Sales Enablement Is Revenue Enablement…If You’re Doing It Right

By Jodi Cachey | June 5, 2020

SiriusDecisions’ latest Buying Study found B2B customers interact with an average of nine types of provider representatives before making a purchase decision, not just sales reps. And customers are more likely to move forward with a purchase when their presales experience is consistent across all provider representatives. But is sales enablement enough to ensure all of your customer-facing employees can create a consistent presales experience? 

SiriusDecisions suggests sales enablement may not go far enough to enable customer-facing employees outside of the sales organization. They argue newly coined “revenue enablement” should be deployed in conjunction with sales enablement to ensure everyone at your company who interacts with buyers is fully equipped to lead consistent, engaging, and impactful customer experiences that drive revenue. 

Those of you who have just gotten your sales enablement initiatives off the ground may be shaking your heads right now (something else to add to your plate, right?). But don’t worry. I’d argue enablement doesn’t happen in a vacuum. If you’re genuinely leveraging sales enablement technology to its fullest potential, revenue enablement should coincide.  

What is Sales Enablement?

Forrester Research, owner of SiriusDecisions, defines sales enablement as “A strategic, ongoing process that equips all client-facing employees with the ability to consistently and systematically have a valuable conversation with the right set of customer stakeholders at each stage of the customer’s problem-solving life cycle to optimize the return on investment of the selling system.”

What is Revenue Enablement?

According to SiriusDecisions, “Revenue enablement allows sales, marketing, and customer success to work together to consistently assess and prepare all customer-facing personas and provide the skills, knowledge, process expertise, and assets they need to execute their role – resulting in a better experience for associates and customers.”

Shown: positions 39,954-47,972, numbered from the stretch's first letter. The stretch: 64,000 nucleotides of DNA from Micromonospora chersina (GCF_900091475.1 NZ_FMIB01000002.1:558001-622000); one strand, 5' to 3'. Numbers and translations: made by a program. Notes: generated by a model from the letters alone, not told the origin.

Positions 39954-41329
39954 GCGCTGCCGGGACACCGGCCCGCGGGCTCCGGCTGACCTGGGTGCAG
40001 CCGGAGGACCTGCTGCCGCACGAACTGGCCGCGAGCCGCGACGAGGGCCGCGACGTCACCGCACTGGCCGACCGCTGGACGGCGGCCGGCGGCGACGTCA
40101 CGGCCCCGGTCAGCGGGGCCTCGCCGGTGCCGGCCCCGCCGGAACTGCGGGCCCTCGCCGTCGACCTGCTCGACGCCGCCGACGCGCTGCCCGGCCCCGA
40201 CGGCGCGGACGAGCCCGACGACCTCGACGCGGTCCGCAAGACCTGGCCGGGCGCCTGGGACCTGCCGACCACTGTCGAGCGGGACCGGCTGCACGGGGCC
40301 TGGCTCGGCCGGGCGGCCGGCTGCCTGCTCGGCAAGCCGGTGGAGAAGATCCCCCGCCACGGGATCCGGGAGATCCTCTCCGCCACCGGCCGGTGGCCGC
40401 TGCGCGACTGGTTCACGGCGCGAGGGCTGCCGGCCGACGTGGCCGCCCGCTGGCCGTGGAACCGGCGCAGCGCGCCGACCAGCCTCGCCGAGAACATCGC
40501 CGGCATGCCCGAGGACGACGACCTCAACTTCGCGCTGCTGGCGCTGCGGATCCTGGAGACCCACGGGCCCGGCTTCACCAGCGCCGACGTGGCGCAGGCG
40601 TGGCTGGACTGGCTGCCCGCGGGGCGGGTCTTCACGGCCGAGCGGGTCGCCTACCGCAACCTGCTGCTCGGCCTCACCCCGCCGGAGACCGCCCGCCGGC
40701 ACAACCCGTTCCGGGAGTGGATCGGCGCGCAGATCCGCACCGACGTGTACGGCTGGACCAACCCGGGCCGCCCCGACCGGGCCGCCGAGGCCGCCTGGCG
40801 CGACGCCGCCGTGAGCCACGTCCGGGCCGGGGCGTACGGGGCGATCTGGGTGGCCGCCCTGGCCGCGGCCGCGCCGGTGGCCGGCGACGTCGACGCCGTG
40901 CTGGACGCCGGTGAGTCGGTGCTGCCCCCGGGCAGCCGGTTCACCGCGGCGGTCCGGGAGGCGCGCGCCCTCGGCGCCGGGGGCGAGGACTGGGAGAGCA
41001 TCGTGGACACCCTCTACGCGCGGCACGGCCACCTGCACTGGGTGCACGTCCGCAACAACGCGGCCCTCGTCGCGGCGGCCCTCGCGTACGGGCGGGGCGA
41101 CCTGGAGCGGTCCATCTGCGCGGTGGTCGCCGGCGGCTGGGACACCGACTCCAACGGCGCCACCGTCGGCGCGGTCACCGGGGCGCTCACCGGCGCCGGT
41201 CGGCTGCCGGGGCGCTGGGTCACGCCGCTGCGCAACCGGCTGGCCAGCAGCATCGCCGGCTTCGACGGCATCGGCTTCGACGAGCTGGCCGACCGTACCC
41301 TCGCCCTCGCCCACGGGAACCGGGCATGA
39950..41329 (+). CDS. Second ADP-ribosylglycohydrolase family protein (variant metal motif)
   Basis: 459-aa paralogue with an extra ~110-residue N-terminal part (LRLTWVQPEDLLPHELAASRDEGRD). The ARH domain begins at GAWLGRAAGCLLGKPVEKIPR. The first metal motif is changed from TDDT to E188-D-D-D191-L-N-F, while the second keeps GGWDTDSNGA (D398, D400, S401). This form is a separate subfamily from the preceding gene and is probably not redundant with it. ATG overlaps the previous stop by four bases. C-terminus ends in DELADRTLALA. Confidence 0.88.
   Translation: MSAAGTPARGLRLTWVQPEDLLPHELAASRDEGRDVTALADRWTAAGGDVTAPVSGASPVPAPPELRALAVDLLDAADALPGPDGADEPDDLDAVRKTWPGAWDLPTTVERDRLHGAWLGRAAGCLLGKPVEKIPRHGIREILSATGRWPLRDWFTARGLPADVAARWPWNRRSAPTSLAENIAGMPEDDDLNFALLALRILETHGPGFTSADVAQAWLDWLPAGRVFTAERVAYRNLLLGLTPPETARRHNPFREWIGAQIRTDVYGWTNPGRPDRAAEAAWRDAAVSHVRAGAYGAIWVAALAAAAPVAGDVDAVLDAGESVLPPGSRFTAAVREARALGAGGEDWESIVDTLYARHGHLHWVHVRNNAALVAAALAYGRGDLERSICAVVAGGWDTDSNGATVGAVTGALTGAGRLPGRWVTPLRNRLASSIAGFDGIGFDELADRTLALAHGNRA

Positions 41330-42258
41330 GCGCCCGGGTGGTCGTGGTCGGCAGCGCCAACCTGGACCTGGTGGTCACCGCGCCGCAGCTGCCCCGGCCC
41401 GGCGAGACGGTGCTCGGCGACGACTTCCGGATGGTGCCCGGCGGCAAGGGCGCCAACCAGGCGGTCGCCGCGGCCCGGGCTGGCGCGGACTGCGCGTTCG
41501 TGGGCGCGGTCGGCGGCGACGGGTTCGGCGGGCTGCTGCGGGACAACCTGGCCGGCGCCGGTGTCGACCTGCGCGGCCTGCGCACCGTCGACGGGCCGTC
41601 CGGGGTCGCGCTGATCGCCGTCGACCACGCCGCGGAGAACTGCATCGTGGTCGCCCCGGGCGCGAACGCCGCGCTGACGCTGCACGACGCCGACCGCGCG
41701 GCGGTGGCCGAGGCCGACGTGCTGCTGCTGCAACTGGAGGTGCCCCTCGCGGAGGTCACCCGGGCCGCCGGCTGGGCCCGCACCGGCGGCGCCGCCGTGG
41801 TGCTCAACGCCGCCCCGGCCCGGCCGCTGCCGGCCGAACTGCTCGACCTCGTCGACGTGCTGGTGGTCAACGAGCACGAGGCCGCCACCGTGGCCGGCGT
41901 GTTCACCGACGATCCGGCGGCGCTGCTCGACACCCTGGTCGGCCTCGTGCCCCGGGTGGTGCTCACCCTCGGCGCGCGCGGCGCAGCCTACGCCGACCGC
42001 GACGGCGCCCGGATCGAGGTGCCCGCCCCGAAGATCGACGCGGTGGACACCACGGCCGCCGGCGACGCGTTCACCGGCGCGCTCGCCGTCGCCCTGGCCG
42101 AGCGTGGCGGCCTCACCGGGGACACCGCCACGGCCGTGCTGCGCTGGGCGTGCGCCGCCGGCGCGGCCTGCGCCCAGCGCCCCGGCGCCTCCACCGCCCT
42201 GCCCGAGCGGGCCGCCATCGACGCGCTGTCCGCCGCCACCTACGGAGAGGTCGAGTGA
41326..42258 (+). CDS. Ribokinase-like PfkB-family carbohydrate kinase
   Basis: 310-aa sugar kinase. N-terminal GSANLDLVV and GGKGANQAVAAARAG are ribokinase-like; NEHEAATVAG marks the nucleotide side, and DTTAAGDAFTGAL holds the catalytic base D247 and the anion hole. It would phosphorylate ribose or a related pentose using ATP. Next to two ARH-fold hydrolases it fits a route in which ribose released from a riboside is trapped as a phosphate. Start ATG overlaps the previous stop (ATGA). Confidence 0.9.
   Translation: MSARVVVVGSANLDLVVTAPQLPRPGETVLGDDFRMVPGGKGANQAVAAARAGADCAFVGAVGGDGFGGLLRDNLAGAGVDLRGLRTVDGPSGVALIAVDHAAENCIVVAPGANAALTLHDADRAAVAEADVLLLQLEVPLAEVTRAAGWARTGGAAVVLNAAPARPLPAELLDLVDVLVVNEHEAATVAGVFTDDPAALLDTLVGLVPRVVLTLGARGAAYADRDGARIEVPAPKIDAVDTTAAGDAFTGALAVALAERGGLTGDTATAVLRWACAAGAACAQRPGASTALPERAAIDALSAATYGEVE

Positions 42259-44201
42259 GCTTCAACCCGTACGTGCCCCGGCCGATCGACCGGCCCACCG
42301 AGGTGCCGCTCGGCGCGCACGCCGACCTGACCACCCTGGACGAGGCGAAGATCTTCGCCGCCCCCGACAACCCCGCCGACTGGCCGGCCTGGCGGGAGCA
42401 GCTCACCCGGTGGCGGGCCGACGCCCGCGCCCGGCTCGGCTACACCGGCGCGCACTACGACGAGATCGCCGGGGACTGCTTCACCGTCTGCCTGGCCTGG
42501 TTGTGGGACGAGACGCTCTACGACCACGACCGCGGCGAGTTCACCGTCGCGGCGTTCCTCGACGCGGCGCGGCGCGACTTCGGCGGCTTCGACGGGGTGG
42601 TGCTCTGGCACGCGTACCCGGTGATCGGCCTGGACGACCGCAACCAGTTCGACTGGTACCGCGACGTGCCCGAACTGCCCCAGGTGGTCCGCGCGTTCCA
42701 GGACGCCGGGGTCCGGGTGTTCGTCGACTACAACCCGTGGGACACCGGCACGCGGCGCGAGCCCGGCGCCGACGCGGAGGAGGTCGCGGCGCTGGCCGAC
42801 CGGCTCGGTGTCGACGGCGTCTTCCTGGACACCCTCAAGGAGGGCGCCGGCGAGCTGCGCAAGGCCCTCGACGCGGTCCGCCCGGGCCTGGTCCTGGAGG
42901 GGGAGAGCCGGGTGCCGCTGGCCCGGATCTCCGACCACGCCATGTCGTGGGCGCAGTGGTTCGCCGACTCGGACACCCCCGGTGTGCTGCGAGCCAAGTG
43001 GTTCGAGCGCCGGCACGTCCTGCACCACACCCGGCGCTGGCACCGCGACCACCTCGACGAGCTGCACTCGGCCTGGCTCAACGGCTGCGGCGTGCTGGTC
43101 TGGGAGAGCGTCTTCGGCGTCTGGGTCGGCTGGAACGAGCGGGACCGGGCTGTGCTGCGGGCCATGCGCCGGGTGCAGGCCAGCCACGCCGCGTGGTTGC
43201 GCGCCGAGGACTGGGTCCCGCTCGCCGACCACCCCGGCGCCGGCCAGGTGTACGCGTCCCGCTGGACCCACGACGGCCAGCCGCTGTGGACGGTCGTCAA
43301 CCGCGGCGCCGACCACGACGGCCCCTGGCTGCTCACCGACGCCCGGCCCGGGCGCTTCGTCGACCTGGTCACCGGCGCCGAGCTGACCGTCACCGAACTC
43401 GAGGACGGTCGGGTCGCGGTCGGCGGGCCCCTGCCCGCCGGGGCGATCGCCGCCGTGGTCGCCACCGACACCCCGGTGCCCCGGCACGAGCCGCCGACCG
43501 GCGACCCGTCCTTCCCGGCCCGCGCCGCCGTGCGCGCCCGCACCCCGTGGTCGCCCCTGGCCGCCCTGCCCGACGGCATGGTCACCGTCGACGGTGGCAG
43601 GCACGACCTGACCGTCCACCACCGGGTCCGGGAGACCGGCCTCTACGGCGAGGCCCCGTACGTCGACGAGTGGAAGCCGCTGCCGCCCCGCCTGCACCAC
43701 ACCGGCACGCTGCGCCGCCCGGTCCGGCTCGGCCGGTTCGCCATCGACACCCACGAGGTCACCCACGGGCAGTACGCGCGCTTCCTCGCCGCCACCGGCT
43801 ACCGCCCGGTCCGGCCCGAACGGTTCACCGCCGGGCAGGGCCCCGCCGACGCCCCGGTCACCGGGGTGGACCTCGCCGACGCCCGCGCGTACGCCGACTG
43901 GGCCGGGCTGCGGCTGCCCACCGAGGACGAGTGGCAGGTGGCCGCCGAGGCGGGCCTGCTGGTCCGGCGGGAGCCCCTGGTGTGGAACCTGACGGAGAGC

Both definitions agree that enablement must:

The primary difference is that revenue enablement explicitly addresses the need for cross-functional alignment.

If You’re Strategic, Sales Enablement Is Revenue Enablement

But the right sales enablement technology can help you successfully align all of your client-facing teams including sales, marketing, support, and customer service to improve the customer experience, shorten sales cycles, and drive more revenue on its own. Here’s how:

Step One: 

Ensure All Employees Have Access to Compliant, On-Brand, and Up-to-date Content

A sales enablement platform with advanced content management capabilities allows anyone with access to store, manage, search, and find the latest, compliant, and on-brand content in one central location, on any device, online or offline. Roles and permissions can be assigned to ensure everyone always sees the most relevant content, and folders can be created to further organize content by function, product line, or buyer persona. Content items can also be mirrored to various folders to streamline the content creation process and avoid duplicating efforts. 

Dynamic content can be incorporated to allow different roles within the business to customize or personalize content as needed, within the guardrails of marketing and compliance. And all content can be shared or presented from directly within your sales application to assure a consistent customer experience regardless of who at your organization is engaging your buyer.